First, let me apologize for missing more than a few weeks with this editorial. I hope you can forgive me and appreciate how the News Roundup audio edition, which I host and edit, has eaten up a lot of my free time during the weekends. With more practice and time I hope to be able to do the podcast and this editorial every weekend, giving you folks a new feature and the editorials you've come to expect.
Second, I just want to preface this Slow as Sunday by saying that most of what I'm going to say is assumed and not confirmed. In my research I haven't stumbled across anything to confirm my suspicions, yet.
On the long journey home from Boston, MA to Pickerington, OH by car, I spent a lot of time reviewing the events of last weekend. One thing that continually came up again and again was the missed opportunity of asking Major Nelson some of the burning questions I had about the compatibility between the new USB memory utilization for the Xbox 360 and Windows Phone 7 series. I'm still kicking myself about that, but a simple question came to mind that made things fall into place for me; Why would they start the USB memory usage now?
The obvious answer, for me, was that the Xbox team was using this new USB memory usage now in order to test its compatibility with the current 360 devices and how it will work with future devices that rely on flash memory. Now, there are 3 such devices that could utilize flash: 7 series phones, a new 360 form factor, and Project Natal. I immediately eliminated a new form factor as the potential cause of the testing, simply because there wasn't enough information besides a rumored motherboard. Moving on, I eliminated a 7 series phone as the primary cause, because I couldn't think of a really good reason Microsoft would use storage for save game files and DLC for a console on a mobile platform as a selling point. That left Project Natal and here are my three reasons why the current utilization of USB flash memory on the 360 relates to Microsoft's upcoming peripheral for the 360:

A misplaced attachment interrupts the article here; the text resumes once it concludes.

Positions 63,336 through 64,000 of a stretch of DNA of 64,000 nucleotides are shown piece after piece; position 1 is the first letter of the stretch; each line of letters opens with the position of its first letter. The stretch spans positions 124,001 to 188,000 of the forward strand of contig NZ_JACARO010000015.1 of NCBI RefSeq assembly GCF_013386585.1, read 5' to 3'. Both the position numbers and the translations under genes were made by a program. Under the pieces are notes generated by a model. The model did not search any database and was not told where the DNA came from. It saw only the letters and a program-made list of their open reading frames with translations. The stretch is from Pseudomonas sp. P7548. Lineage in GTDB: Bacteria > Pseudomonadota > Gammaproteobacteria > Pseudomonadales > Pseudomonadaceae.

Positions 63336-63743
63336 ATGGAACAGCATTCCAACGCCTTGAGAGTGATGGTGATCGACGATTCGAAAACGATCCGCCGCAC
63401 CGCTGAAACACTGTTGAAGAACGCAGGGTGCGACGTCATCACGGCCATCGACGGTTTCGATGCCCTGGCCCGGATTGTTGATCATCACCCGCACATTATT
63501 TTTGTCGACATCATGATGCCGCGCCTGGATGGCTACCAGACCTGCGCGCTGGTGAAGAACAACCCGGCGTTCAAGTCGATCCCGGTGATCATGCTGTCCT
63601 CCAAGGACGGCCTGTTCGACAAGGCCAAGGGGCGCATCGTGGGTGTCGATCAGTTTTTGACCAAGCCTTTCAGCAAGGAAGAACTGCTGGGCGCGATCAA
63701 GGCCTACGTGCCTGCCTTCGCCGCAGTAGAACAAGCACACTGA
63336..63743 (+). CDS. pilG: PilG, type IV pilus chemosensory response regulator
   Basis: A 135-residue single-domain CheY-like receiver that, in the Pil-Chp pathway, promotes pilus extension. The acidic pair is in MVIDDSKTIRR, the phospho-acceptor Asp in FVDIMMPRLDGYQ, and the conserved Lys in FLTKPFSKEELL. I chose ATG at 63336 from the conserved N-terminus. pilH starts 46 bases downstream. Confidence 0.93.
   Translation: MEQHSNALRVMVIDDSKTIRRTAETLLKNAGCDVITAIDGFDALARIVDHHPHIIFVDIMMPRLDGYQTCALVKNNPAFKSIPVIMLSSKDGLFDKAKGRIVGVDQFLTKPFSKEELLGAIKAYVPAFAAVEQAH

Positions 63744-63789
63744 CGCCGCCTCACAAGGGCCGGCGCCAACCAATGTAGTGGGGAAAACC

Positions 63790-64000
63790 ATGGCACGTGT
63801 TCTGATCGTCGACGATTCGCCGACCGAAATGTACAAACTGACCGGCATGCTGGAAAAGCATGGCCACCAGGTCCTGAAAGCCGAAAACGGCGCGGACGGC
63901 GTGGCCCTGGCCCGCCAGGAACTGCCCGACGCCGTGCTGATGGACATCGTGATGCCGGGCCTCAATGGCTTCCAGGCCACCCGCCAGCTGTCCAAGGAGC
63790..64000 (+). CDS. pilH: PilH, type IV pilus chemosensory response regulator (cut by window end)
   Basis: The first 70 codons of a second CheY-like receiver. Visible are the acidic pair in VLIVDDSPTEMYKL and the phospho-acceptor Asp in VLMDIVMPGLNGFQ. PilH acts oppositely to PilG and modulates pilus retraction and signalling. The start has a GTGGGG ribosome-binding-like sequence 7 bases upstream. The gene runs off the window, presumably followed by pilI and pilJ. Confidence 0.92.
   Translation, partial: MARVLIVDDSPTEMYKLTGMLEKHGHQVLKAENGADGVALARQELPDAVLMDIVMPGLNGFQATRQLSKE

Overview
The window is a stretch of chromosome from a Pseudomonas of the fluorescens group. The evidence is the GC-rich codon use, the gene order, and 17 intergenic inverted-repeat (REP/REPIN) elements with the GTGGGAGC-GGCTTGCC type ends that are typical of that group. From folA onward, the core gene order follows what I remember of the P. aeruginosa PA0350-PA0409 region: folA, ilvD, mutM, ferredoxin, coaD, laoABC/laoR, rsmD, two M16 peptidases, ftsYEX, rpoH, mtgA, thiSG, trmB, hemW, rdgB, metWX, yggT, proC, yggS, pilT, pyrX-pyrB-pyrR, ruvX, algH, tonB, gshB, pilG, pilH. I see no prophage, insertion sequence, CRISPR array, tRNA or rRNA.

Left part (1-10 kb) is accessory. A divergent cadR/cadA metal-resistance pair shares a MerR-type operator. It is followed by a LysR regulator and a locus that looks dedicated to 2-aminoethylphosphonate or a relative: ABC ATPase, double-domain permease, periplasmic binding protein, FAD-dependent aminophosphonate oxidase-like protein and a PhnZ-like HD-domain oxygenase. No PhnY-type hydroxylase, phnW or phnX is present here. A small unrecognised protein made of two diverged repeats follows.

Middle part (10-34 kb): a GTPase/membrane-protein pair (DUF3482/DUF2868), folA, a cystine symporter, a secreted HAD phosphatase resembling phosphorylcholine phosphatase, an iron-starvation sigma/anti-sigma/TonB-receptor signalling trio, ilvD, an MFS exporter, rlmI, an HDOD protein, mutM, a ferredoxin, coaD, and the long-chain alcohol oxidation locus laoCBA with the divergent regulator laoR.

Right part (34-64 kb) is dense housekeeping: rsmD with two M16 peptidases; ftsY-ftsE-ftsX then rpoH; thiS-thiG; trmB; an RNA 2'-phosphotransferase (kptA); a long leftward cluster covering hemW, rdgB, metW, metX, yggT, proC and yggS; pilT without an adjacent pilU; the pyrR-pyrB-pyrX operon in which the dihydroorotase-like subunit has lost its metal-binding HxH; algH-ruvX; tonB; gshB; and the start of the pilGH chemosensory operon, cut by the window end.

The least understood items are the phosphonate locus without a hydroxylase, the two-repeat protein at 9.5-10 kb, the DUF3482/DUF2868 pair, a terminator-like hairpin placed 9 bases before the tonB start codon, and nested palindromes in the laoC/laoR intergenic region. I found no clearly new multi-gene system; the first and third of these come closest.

Reason one- a lack of internet connectivity
There are two ways Microsoft could solve the problem of integrating Natal's new functions with the current dashboard experience on a 360 without a broadband connection. They could include a disk with the device or have built in drivers in the device itself. If Microsoft is using flash to store all the drivers and software patches necessary to run a natal on a 360 built into the device itself, then testing out that functionality before launch makes a lot of sense.
Reason two- the timing of the introduction of USB memory
With a vague release date ever creeping closer, Microsoft needs to do everything it can to make sure the Natal will function properly at launch in order to avoid delays. If Natal is using flash, then the 5-8 month window between the introduction of USB memory utilization and the launch of Natal gives Microsoft plenty of time to work out any kinks. Maybe just as important, that time also allows Microsoft an opportunity to find solutions for new hacking techniques that are sure to spring up. It would stink for Microsoft if the software and drivers built into Natal are hacked and manipulated on day one.
Reason three- preemptively preventing a backlash
Imagine the response from the gaming community when the first tearing apart of a Natal hits the internet and the use of flash memory is discovered. There will be a lot of angry gamers complaining that Microsoft didn't provide that feature to owners of 360s who won't buy a Natal. By providing this function before the launch of Natal, Microsoft preemptively prevents this backlash.
I'm not saying that flash and Windows Phone 7 series don't fit into the equation but it's because of these three reasons that I have concluded that A) Natal will include built in flash memory and B) this explains the timing of the introduction of USB memory utilization on the Xbox 360.